Wednesday, August 18, 2010

Increase your burning power

1. Become a Spice Girl. Capsaicin, the compound that gives chili peppers their hotness, lights a fire in your metabolism as well as on your tongue. Recent research indicates that eating one tablespoon of red or green chilies can give you a temporary metabolic spike of up to 23 percent! To increase your fat-burning potential, chop up some chilies and add them to a meal an hour before working out. Other great options include cayenne, white pepper, black pepper and jalapenos, according to Robyn L. Goldberg, a registered dietitian based in Los Angeles.

2. Always eat breakfast. According to a study published in the American Journal of Epidemiology, participants who did not eat breakfast and rev their metabolism early in the day gained two times more weight over time than those who did!

3. Skip the cosmo. A study at the University of California, Berkeley revealed that having just two alcoholic beverages could slow fat-burning by up to 73 percent! Your liver converts the alcohol into acetate and starts using that as fuel instead of your fat stores. Limit your imbibing for best fat-burning results.

4. Don't skimp on sleep. There is a direct link between metabolism and circadian rhythm - your daily pattern of activity versus rest - according to a new study from the University of California, Irvine. Findings suggest that maintaining a proper sleep pattern - between six and eight uninterrupted hours a day - and a clean, healthy diet play a key role in maintaining an elevated and healthy metabolism. Lack of rest and sleep disruption can lead to obesity-related illness and accelerated aging, so turn off the television and go to bed already!
-Lara McGlashan

Salt Shocker

Being active, you're always trying to eliminate sodium from your diet - you certainly don't want the side effects of high blood pressure, heart disease or potential weight gain that come with ingesting excess salt. To stay lean and healthy, your salt intake should be no more than one teaspoon per day (2,300 mg) - that's the upper limit advocated by various agencies, including the National Academy of Sciences' Institute of Medicine.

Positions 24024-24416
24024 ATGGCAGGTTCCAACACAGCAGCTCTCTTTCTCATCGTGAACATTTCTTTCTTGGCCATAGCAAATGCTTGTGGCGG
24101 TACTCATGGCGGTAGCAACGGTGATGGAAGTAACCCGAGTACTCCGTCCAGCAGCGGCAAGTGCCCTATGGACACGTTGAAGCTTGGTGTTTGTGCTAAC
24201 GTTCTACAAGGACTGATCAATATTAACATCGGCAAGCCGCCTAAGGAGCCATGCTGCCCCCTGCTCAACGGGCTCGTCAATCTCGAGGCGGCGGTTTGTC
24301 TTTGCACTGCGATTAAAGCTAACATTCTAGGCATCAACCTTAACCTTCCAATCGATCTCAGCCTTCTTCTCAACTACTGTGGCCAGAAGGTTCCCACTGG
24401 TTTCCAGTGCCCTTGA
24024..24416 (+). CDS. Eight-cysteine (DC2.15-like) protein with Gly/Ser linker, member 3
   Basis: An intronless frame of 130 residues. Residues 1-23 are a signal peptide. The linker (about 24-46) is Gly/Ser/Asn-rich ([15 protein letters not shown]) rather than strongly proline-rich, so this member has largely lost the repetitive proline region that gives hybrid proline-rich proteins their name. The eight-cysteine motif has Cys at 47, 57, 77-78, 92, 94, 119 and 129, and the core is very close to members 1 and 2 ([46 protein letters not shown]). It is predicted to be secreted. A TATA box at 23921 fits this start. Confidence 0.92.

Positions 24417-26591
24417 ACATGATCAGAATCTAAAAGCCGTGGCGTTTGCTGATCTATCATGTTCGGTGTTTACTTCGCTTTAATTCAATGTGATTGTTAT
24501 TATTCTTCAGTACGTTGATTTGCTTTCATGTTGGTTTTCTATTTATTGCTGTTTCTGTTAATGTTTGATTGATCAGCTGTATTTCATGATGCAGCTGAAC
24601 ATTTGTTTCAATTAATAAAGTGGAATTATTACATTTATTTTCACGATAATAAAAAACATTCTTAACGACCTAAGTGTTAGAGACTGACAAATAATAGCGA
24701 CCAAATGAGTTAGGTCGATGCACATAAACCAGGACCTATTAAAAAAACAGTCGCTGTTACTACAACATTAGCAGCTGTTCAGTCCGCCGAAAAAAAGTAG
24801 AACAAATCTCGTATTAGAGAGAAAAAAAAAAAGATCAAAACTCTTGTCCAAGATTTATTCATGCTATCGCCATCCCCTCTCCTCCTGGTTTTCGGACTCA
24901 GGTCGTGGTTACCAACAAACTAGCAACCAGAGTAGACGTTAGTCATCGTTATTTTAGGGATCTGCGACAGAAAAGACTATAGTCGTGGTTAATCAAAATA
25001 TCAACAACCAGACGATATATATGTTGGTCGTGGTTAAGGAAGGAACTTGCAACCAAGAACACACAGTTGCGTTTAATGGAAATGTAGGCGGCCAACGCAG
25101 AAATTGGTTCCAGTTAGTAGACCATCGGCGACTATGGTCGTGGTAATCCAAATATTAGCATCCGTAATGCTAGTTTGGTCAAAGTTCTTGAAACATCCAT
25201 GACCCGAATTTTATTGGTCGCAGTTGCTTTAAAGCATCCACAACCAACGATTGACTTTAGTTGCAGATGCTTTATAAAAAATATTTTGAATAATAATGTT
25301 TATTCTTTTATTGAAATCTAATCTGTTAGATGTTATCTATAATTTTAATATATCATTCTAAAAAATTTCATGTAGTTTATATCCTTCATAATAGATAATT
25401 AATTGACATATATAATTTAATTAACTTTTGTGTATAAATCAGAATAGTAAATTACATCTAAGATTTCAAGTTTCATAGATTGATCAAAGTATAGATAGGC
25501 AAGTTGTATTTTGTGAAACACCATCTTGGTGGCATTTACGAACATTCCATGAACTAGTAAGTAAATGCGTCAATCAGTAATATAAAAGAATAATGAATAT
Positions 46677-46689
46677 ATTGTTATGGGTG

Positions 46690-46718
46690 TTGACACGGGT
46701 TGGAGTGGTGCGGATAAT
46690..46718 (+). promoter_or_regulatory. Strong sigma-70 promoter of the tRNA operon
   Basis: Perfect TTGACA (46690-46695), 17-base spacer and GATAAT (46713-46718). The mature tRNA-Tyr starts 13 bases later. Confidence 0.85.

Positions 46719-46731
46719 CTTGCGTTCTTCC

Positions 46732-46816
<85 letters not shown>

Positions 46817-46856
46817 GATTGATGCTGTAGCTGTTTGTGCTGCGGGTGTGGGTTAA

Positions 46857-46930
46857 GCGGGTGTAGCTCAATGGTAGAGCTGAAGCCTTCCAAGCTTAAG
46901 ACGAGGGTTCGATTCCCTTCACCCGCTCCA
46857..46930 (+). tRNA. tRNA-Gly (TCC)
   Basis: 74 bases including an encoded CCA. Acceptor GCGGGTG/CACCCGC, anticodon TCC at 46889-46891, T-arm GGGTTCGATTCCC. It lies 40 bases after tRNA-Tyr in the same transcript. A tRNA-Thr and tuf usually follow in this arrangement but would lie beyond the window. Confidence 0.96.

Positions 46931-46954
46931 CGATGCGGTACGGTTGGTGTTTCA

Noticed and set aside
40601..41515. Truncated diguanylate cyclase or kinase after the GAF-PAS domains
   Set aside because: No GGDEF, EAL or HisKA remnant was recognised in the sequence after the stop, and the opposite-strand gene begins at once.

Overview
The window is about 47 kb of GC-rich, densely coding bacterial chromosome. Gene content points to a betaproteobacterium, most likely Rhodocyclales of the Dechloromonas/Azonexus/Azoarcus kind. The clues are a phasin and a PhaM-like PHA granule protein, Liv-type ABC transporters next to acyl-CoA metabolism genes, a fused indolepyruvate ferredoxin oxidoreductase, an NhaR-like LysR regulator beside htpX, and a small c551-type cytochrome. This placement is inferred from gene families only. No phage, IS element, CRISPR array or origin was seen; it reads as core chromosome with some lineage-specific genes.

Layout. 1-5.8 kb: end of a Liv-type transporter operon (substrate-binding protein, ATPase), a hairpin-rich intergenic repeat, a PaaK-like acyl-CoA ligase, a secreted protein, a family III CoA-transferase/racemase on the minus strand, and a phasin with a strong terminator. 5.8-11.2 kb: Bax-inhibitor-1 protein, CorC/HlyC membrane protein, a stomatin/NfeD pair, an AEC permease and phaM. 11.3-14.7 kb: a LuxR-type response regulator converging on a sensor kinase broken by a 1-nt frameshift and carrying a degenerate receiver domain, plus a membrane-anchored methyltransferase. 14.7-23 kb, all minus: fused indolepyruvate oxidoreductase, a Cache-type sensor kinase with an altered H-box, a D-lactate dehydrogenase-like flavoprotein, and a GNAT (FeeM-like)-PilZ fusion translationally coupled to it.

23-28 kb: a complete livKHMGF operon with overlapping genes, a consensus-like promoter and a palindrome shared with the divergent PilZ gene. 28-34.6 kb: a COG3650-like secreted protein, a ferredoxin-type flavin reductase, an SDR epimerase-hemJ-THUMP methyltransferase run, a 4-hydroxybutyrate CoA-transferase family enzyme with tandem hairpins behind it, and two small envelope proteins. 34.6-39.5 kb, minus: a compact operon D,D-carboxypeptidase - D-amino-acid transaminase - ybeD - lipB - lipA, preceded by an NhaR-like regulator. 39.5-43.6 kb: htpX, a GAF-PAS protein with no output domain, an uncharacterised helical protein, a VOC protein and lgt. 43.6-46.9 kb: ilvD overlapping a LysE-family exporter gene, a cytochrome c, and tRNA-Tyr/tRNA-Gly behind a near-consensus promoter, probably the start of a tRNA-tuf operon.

Sticking to this amount isn't too difficult if you're only eating fresh whole foods, but it's not easy to abolish processed, packaged fare from your diet. Even clean eaters can be lured in by hidden sources of salt, which account for 77 percent of the sodium in the average American's diet. While you do need some salt for basic bodily functions, you can unintentionally go over the limit if you eat too many of these sneaky sources of sodium:

* 1 protein bar = 200mg
* 1 cup low-sodium chicken noodle soup = 140mg
* 2 slices whole weat bread = 480mg
* 1 cup cottage cheese = 918mg
* 4oz smoked salmon = 889mg
* 1 tbsp low-sodium soy sauce = 533mg
* 1/2 cup canned spinach = 345mg
* 5 asparagus spears from a can, drained = 258mg

Bonus tip: If you must have salt, choose sea salt, and add it to your meal after it's cooked. Its well-rounded flavor can help you use 1/3 less than table salt.
-Helen Vong

Question of the Week?
Q: I would love to be able to get up in the morning and work out, but I just don't seem to have the energy. Is there something that I could eat, some sort of vitamin I could take that would boost my energy?
A: I think the answer lies more in establishing a routine that works for you than in vitamins. Have a look at your sleep schedule. What time do you go to bed regularly? What time do you wake up every morning? Add two hours on to your wake-up time to figure out the best time for you to schedule in the gym. If that conflicts with work or family obligations, try out a new sleeping schedule, in order to get to bed early enough so that you get your eight hours of sleep.
And when your sleep schedule finally agrees with you, take your time at the gym. Fitness experts warn to start slowly in morning routines because your muscles are colder and it's easier to injure yourself this way. So make sure you warm up for at least 10 minutes, and do your exercises in order of growing intensity.
Another thing to consider is breakfast. Make sure you eat the proper kind of food. When you are preparing the first meal of the day think carbohydrates. If you don't it'll slow you down. Too much protein and fat may take too long for you to digest, so be careful. Your best bet is carbs for energy. A study from the Journal of Sports Science found that eating carbohydrates before, during and after exercise delays fatigue. Pour yourself a glass of orange juice, have a bowl of cereal and top it with some fruit. But relax and don't rush to the gym. You want your energy levels to be on an even keel. If it's fast to rise, it's fast to crash.
As for vitamins - vitamins provide nutrients, not so much energy. If you are looking for energy supplements, it's best to speak with your doctor. Some supplements aren't best for everybody and he or she would be the best person to suggest your healthiest options.
-Lisa Hannam